On February 5, 2019, the world celebrates Safer Internet Day “to raise awareness of emerging online issues”. In the Philippines, it is the Stairway Foundation, Inc. that will lead the first national celebration of the event, as mandated by the national government. Let’s dig deeper on what is involved in having a safe internet for everyone, our children and ourselves.
To be clear, the Stairway Foundation, Inc. has numerous exemplary programs, and I urge readers to check out their website, and perhaps support them. I am merely evaluating their CyberSafe program, which is aligned with the Safer Internet Day project.
The most talked about online issue, specially in 2018, is PRIVACY. In fact, the Philippines is now actively participating in keeping our data private via the National Privacy Commission. Keeping our data private, means keeping it secure and safe. So let’s take a look what the foundation above has in store for us.
Overall, the CyberSafe program is a good starter program. It addresses most of the online issues people encounter, specially children. The manuals are easy to understand, and follow. However, I have some issues with their program.
First and foremost, their websites, the foundation’s and the CyberSafe program’s, are “Not Secure”, according to my Safari web browser. I am sure that Chrome and Firefox will tag both as “Not Secure” as such as well, owing to the fact that they do not have a security certificate, i.e, no HTTPS, just HTTP. Whilst there is generally nothing wrong with not having HTTPS, but their website asks for your e-mail address and phone number when contacting them. Without HTTPS, anyone can easily eavesdrop and get your e-mail address and phone number in plaintext, i.e., not encrypted. It is good practice to be conscious of how your data is being transmitted, how your data is safe.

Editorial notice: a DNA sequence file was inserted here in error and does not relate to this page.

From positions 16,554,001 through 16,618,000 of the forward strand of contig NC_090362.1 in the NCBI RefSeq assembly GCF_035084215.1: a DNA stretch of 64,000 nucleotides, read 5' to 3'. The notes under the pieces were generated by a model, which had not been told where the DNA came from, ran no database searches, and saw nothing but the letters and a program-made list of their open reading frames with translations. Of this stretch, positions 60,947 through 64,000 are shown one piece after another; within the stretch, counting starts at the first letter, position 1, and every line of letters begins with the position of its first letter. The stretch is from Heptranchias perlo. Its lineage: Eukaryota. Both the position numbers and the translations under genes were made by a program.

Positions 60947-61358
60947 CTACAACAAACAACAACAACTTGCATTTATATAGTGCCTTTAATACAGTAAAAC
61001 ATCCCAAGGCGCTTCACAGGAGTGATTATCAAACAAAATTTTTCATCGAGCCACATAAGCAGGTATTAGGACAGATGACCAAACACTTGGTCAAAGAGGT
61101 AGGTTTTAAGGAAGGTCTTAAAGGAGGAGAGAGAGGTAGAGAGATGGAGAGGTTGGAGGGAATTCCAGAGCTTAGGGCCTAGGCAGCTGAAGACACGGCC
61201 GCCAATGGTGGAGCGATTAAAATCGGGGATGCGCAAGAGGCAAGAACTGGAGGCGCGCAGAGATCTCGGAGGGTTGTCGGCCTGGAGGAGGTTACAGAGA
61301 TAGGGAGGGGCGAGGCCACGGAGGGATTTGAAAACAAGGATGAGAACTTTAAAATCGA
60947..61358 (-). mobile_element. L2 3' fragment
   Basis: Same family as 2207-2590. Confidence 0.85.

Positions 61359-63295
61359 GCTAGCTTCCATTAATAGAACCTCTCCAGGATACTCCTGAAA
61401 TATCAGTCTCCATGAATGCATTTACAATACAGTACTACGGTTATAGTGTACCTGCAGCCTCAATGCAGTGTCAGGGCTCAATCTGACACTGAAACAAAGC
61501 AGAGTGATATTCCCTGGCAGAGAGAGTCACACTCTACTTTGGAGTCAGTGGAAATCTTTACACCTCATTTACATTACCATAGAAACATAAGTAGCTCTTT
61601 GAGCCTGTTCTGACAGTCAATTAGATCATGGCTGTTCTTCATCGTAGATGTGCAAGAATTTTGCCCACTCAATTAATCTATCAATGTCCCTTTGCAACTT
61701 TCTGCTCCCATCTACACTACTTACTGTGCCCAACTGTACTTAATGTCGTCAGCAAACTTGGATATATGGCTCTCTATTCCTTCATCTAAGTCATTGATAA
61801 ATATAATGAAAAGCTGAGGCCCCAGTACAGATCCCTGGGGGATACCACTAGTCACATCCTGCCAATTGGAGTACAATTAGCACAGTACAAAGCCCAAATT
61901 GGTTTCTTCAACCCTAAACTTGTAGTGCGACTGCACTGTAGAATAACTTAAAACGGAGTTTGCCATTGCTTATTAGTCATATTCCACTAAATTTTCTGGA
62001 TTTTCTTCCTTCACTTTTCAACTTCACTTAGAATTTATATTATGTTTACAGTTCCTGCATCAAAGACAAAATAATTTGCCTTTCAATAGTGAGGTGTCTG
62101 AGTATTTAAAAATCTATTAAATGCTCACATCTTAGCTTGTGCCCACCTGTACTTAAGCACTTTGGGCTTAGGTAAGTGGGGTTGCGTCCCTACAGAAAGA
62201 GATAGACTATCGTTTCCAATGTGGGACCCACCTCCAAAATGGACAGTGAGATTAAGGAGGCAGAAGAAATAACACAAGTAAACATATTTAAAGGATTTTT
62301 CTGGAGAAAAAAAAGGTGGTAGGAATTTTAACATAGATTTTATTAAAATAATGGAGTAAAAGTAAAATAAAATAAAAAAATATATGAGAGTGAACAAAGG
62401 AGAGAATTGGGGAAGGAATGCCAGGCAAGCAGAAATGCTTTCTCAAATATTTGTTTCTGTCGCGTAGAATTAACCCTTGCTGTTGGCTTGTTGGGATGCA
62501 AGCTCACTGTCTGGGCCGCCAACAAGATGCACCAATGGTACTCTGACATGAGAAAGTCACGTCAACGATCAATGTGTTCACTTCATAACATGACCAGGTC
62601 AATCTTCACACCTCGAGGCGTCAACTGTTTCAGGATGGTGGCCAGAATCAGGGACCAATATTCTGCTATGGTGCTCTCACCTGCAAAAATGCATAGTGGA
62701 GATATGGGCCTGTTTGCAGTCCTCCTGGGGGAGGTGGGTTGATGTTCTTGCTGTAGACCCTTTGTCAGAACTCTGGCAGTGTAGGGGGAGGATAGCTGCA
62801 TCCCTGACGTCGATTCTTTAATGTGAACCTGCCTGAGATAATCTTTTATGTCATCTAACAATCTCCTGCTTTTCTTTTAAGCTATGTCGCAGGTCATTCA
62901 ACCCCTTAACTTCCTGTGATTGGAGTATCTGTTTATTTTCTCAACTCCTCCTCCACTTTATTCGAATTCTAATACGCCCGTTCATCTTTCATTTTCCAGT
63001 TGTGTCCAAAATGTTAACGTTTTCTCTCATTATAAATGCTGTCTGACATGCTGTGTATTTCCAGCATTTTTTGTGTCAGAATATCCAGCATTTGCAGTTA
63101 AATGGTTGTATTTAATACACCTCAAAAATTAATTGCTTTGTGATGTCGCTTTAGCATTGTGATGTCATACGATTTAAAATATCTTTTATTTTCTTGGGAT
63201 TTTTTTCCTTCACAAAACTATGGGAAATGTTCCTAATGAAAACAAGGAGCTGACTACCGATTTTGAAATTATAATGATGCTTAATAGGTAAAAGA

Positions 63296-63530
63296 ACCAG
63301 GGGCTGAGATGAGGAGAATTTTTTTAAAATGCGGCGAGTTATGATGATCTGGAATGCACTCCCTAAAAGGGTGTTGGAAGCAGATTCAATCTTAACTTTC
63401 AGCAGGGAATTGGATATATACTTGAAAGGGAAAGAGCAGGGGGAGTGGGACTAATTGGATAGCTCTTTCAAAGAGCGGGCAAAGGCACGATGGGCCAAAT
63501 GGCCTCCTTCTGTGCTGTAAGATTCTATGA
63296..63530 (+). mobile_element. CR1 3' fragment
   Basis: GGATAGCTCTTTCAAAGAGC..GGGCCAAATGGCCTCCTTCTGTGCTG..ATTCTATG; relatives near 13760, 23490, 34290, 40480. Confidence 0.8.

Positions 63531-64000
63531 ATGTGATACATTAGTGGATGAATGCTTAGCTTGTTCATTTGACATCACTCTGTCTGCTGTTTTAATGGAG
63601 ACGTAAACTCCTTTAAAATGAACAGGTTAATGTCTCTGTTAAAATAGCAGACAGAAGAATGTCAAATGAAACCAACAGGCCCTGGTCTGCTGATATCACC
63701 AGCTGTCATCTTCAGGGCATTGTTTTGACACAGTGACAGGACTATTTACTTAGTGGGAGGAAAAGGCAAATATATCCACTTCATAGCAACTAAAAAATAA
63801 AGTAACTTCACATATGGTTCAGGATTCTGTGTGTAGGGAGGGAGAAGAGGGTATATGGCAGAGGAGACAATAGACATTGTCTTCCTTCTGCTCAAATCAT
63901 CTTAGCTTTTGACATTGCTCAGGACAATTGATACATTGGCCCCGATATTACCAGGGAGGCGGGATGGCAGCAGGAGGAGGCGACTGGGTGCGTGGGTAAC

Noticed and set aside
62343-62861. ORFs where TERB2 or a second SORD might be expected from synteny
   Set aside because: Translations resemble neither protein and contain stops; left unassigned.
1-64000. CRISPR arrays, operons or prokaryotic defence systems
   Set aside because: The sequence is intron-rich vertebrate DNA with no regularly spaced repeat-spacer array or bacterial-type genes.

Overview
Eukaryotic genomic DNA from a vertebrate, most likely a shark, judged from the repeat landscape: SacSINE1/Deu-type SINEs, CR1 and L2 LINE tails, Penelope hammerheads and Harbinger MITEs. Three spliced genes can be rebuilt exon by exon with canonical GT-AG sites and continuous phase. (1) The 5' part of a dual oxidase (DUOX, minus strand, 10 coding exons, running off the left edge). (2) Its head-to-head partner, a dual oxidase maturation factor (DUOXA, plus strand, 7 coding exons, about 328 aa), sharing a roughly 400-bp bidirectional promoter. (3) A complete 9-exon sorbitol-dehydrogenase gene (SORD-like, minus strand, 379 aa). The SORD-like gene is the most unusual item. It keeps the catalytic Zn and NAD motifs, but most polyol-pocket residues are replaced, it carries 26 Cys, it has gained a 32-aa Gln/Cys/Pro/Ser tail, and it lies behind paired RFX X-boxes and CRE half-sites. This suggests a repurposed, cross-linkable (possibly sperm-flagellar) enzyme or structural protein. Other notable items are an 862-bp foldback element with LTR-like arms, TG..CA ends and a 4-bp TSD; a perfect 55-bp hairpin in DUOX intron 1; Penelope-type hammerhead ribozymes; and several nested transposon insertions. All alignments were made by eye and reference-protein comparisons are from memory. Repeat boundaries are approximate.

Being safe online is ensuring that your data is safe, and that your private and personal data are kept private and secure. However, in the manuals distributed on the CyberSafe website, the dangers of social media, particularly Facebook, are not highlighted, as if it is already inevitable that Facebook is a must have online. Note that being online on the internet does not only mean being on Facebook (or Instagram or Twitter) — which, unfortunately, a number of Filipinos do not know. Sadly, ordinary Filipino internet users equate the internet to Facebook.
Whilst the manuals include privacy, the manuals fail to explain how Facebook violates one’s privacy by collecting one’s data, within and outside of Facebook’s sites and applications. It is even worse that the CyberSafe program does not highlight how Facebook is using the data to manipulate users’ emotions, how Facebook designed their website and applications to make them addictive. There is no mention that Facebook shared their users’ data with developers.
CyberSafe highlighted the usage of children ages 18 and below of Facebook, without alarming students, teachers and parents of the dangers of Facebook. Despite the numerous studies that highlighted the ill-effects of Facebook to one’s mental health, with Facebook admitting to it , Facebook is no way safe for children most specially. However, CyberSafe ignores all of these, and instead of steering children away from harm and keeping them safe, the program provides a false-sense of safety.
In addition to Facebook, unless I missed it, there is no mention of the data collection being done by Google, and how to it tailors search results based on your online profile, as derived from all the data it collected about you. Highlighting what data is being collected when do search, use Gmail, Android, Maps, etc., and how it is used is no where mentioned on the CyberSafe program.
Whilst privacy (and security) is just one issue that needs to be explained, in detail, to young internet users (heck even to adults!), it is one of the most important issues to discuss, and I believe that this is where Stairway Foundation, Inc.’s CyberSafe program failed.
Finally, except for the privacy part, specially those that use Facebook as examples, the other issues tackled and explained by the CyberSafe program are sufficient as a starter guide, specially for children.